A brilliant paradigm-shifting book that “transports the reader back to the eighteenth century and brings to life a multiracial community that began in slavery” (The New York Times), The Dawn of Detroit reveals for the first time that slavery was at the heart of the Midwest’s iconic city. Hailed by Publishers Weekly in a starred review as “a necessary work of powerful, probing scholarship,” The Dawn of Detroit meticulously uncovers the experience of the unfree—both native and African American—in a place wildly remote yet at the center of national and international conflict.
Tiya Miles has skillfully assembled fragments of a distant historical record, introducing new historical figures and unearthing struggles that remained hidden from view until now. “In her eloquent account,” the Washington Post declared, “Miles conjures up a city of stark disparity and lives quashed.”
A message from the past for our troubled present, The Dawn of Detroit is “an outstanding contribution that seeks to integrate the entirety of U.S. history, admirable and ugly, to offer a more holistic understanding of the country” (Booklist, starred review).
2018 Michigan Notable Books honoree
The author of Baldwin’s Harlem looks at the evolving culture, politics, economics, and spiritual life of Detroit—a blend of memoir, love letter, history, and clear-eyed reportage that explores the city’s past, present, and future and its significance to the African American legacy and the nation’s fabric.
Herb Boyd moved to Detroit in 1943, as race riots were engulfing the city. Though he did not grasp their full significance at the time, this critical moment would be one of many he witnessed that would mold his political activism and exposed a city restless for change. In Black Detroit, he reflects on his life and this landmark place, in search of understanding why Detroit is a special place for black people.
Boyd reveals how Black Detroiters were prominent in the city’s historic, groundbreaking union movement and—when given an opportunity—were among the tireless workers who made the automobile industry the center of American industry. Well paying jobs on assembly lines allowed working class Black Detroiters to ascend to the middle class and achieve financial stability, an accomplishment not often attainable in other industries.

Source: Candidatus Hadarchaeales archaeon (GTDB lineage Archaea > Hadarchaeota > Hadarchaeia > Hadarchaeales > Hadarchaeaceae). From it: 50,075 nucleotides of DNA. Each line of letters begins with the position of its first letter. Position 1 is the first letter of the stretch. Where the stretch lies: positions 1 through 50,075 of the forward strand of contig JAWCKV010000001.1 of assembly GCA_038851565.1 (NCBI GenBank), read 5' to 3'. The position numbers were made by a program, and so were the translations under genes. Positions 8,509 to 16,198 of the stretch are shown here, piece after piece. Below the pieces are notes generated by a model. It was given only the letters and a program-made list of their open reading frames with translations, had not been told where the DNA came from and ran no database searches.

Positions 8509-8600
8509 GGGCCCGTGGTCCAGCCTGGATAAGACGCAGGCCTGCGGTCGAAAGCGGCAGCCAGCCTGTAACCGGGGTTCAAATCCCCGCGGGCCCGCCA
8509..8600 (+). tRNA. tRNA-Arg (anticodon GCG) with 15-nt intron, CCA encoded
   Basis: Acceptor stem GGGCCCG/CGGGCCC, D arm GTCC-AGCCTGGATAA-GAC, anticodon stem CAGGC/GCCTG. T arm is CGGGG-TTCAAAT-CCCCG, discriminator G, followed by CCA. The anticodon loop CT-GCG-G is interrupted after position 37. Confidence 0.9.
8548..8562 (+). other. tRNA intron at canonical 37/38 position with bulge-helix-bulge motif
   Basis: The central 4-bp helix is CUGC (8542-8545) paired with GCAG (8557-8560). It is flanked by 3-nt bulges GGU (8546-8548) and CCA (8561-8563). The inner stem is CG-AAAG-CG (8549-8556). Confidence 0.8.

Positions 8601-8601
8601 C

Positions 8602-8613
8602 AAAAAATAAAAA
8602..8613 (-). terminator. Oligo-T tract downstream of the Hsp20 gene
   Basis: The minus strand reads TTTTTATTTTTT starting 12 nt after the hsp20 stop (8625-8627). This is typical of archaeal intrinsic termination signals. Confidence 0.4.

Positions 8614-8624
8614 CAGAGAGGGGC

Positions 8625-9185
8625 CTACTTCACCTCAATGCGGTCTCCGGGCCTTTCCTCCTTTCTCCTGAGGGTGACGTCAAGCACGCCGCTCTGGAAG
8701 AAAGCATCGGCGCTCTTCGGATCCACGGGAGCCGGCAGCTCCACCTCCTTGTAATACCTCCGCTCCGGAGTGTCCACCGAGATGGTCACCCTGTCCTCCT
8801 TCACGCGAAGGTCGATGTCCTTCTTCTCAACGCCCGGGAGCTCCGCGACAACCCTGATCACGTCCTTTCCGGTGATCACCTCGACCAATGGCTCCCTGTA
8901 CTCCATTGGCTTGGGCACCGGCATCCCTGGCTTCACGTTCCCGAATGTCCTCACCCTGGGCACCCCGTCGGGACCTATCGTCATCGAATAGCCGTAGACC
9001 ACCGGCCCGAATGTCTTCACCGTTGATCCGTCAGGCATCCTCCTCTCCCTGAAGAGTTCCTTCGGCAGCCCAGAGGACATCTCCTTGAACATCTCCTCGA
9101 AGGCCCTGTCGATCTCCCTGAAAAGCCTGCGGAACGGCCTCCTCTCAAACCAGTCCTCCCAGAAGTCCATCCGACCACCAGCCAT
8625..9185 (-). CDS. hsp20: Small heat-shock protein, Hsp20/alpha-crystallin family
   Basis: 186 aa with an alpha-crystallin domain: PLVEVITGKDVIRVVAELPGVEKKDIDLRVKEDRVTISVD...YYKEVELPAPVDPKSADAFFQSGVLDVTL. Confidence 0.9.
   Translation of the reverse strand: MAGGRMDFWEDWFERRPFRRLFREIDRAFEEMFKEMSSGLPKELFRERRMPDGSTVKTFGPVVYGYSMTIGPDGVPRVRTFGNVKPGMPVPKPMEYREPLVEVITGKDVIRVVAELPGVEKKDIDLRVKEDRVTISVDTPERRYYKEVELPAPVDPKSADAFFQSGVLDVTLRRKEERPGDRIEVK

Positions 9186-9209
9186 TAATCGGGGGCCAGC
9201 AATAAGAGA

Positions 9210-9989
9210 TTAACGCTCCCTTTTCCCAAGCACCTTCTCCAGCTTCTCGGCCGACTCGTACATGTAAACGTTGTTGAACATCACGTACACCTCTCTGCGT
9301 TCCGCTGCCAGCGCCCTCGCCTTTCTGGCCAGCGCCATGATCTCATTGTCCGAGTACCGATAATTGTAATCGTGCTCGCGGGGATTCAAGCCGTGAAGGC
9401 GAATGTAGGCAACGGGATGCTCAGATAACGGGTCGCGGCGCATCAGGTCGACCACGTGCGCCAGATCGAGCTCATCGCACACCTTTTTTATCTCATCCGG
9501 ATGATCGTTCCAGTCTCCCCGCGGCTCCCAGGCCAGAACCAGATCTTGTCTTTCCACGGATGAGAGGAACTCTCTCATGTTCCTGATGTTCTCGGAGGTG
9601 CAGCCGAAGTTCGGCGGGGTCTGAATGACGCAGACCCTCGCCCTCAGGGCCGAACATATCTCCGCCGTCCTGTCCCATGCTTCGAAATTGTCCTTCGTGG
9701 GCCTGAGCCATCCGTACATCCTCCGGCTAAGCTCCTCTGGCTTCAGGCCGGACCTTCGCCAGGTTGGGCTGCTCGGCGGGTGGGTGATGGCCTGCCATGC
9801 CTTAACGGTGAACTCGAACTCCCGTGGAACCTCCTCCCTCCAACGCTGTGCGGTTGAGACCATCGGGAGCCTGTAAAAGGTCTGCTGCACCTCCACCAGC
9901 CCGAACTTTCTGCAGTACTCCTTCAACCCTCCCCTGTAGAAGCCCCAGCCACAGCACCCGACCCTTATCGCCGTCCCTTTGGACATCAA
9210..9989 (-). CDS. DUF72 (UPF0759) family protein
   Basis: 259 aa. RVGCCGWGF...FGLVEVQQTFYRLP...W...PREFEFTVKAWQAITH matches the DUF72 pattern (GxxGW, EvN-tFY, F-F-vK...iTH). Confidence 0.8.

Boyd makes clear that while many of these middle-class jobs have disappeared, decimating the population and hitting blacks hardest, Detroit survives thanks to the emergence of companies such as Shinola—which represent the strength of the Motor City and and its continued importance to the country. He also brings into focus the major figures who have defined and shaped Detroit, including William Lambert, the great abolitionist, Berry Gordy, the founder of Motown, Coleman Young, the city’s first black mayor, diva songstress Aretha Franklin, Malcolm X, and Ralphe Bunche, winner of the Nobel Peace Prize.
With a stunning eye for detail and passion for Detroit, Boyd celebrates the music, manufacturing, politics, and culture that make it an American original.
The Great Lakes—Erie, Huron, Michigan, Ontario, and Superior—hold 20 percent of the world’s supply of surface fresh water and provide sustenance, work, and recreation for tens of millions of Americans. But they are under threat as never before, and their problems are spreading across the continent. The Death and Life of the Great Lakes is prize-winning reporter Dan Egan’s compulsively readable portrait of an ecological catastrophe happening right before our eyes, blending the epic story of the lakes with an examination of the perils they face and the ways we can restore and preserve them for generations to come.
WHAT’S GOING ON IN BONE LAKE? THE TRUTH WILL SURPRISE YOU.
In small town Michigan, Penny Hardjoy, an aspiring journalist, teams up with the nerdy boy next door and the town’s star quarterback to find her conspiracy theorist father after he goes missing and several other people turn up dead in the woods.
The deeper she digs, the weirder things start to get. Townspeople repeat the same phrases—verbatim. Men in black suits stroll around Main Street. Chunks of Penny's memory go missing.
Pretty soon, her research leads her to the long-ago meteorite crash in Bone Lake’s woods, and she’s going to have to reconsider her definition of “real” if she wants answers. . . .